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Some of the views offered by North Korea's delegation to the renewed six-sided talks on nuclear disarmament "cannot be agreed on," diplomats said, announcing that the meetings will be extended to Friday. The discussions appeared unlikely to yield agreement on a firm deadline for disabling all of the North's facilities, which the US has hoped could be completed by year's end. The North also reacted angrily to the raising by Japan's delegates of the kidnapping of 13 Japanese for training as spies – a matter that the former has admitted but now considers closed.

A police academy and a convoy of Chinese guest workers were targeted by militant bombers at opposite ends of Pakistan Thursday, and reports said 36 people were killed and 54 others were wounded – many of them critically. None of the dead were Chinese, however, since the vehicles in the convoy were spaced far enough apart that only Pakistanis took casualties. It was not immediately clear whether the attacks were related to the backlash against the storming by government troops of a radical mosque last week. Above, a policeman inspects a vehicle destroyed in the convoy attack.

Sunni members of Iraq's parliament ended their five-week boycott, two days after Shiites loyal to radical cleric Moqtada al-Sadr returned. Forty-four Sunnis from the Iraqi Accordance Front attended Thursday's session after winning agreement that ousted Speaker Mahmoud al-Mashhadani would be reinstated. Mashhadani, a Sunni, was replaced last month by a Shiite legislator for alleged erratic behavior.

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Government officials pledged unspecified "macro" controls on China's roaring economy Thursday after reporting that it grew in the April-June quarter at the fastest rate in 12 years. The 11.9 percent rise was 0.8 points higher than in the year's first quarter and keeps China on pace for a fifth straight year of double-digit growth. The officials said only that steps would be taken to "change the pattern of growth and deepen reform." China has raised interest rates four times in the past 14 months amid massive new investment in its economy.

Robots will be developed for bomb-disposal work in southern Thailand, the government announced after a device planted by Muslim separatists exploded, killing a security officer who was trying to defuse it. Eighteen others were wounded. In Pattani Province, a school guard was hurt when another bomb exploded shortly before Army chief Sonthi Boonyaratkalin was due to arrive for a visit aimed at boosting the morale of local security forces.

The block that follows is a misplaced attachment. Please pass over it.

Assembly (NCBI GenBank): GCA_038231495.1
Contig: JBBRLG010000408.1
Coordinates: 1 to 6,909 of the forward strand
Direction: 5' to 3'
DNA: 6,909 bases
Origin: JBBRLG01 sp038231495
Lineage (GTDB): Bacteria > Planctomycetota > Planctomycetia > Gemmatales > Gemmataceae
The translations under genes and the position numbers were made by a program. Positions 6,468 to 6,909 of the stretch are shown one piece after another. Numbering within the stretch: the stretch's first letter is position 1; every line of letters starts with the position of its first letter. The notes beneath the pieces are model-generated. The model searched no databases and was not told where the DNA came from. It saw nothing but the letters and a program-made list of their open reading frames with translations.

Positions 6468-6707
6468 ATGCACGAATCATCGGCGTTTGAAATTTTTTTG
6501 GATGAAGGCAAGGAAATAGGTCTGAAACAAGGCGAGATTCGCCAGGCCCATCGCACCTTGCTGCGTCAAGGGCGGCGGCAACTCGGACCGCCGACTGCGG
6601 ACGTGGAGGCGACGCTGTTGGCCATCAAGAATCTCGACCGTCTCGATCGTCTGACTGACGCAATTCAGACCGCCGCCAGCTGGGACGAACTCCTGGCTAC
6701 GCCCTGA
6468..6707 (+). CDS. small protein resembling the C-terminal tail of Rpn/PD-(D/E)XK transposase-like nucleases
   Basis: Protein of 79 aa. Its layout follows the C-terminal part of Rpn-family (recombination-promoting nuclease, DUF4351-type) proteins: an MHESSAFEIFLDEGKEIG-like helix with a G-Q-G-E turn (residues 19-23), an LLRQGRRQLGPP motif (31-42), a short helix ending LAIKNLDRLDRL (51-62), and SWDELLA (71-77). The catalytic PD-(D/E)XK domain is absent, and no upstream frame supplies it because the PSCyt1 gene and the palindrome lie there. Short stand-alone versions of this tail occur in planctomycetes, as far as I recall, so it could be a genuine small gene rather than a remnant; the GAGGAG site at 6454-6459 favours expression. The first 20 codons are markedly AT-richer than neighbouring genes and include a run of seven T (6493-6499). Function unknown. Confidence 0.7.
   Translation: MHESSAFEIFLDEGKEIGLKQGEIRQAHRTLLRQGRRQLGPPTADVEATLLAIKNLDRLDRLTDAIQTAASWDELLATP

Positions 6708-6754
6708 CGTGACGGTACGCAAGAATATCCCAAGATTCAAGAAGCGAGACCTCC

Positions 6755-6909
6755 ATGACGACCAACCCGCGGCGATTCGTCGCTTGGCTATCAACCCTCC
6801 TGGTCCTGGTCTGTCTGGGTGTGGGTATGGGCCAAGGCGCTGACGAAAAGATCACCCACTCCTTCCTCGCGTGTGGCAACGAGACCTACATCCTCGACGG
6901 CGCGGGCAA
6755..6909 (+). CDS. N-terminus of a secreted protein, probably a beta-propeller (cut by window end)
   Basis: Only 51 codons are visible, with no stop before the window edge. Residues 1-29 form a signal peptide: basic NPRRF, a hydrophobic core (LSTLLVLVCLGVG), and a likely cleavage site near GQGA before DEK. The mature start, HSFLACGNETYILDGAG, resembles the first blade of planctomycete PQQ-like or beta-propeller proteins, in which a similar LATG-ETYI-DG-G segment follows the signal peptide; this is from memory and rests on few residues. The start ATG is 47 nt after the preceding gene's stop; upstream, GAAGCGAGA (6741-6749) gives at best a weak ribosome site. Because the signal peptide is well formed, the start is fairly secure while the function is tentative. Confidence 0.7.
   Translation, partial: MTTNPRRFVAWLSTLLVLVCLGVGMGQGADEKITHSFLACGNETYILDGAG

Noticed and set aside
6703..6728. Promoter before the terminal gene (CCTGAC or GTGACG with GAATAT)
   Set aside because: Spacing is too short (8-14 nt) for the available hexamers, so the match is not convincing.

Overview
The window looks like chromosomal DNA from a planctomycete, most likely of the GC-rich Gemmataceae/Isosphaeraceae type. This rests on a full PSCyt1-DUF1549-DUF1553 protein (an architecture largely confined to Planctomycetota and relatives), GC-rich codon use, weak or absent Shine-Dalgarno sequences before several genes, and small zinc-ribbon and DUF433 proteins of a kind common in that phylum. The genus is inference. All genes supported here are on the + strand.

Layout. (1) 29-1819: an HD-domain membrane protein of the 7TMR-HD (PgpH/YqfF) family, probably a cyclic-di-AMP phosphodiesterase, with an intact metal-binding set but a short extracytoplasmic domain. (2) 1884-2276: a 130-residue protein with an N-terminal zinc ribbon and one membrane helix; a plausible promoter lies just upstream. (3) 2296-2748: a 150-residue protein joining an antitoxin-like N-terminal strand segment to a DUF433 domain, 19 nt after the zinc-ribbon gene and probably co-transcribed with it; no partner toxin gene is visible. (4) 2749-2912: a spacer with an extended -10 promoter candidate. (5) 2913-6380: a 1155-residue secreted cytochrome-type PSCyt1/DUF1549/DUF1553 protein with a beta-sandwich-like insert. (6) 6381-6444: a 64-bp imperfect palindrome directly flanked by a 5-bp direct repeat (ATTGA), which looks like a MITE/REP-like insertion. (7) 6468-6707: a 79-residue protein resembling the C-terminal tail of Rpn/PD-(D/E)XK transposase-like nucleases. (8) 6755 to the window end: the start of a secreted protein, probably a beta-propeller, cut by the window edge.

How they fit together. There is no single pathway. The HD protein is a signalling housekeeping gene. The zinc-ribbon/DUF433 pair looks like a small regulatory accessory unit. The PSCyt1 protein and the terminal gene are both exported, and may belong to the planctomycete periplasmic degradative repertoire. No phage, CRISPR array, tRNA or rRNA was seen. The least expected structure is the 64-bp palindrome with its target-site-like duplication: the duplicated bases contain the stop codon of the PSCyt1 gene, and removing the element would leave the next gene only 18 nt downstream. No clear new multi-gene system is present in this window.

Using foreign currency to buy gasoline – one of the few remaining ways Zimbabweans could obtain fuel to keep their cars running – was banned by the government Thursday. Gasoline frequently has been in short supply as the economy labors under the world's highest inflation rate, and President Robert Mugabe has appealed unsuccessfully to other African countries for regular shipments. But the shortages have become acute since his government ordered commodity prices cut by half three weeks ago, sparking panic-buying.

Anger and finger-pointing were being directed at Brazil's government for the crash of an Airbus passenger jet that killed an estimated 191 people Tuesday night at São Paulo's airport. Speculation for the cause centered on a runway that was wet and is so short that pilots are warned to circle for another landing if they can't touch down within its first 1,000 feet. Critics also noted that the military has charge of the air-traffic control system, whose senior positions have been filled by political appointees with little experience.

Rescue crews raced against time and monsoon rain storms to reach residents trapped under a collapsed seven-story building in Mumbai (Bombay), India. At least 26 people died and 15 others were hurt when the structure fell Wednesday night. City authorities routinely order the demolition of buildings in poor condition as monsoon season approaches. But this one wasn't listed as a safety hazard.

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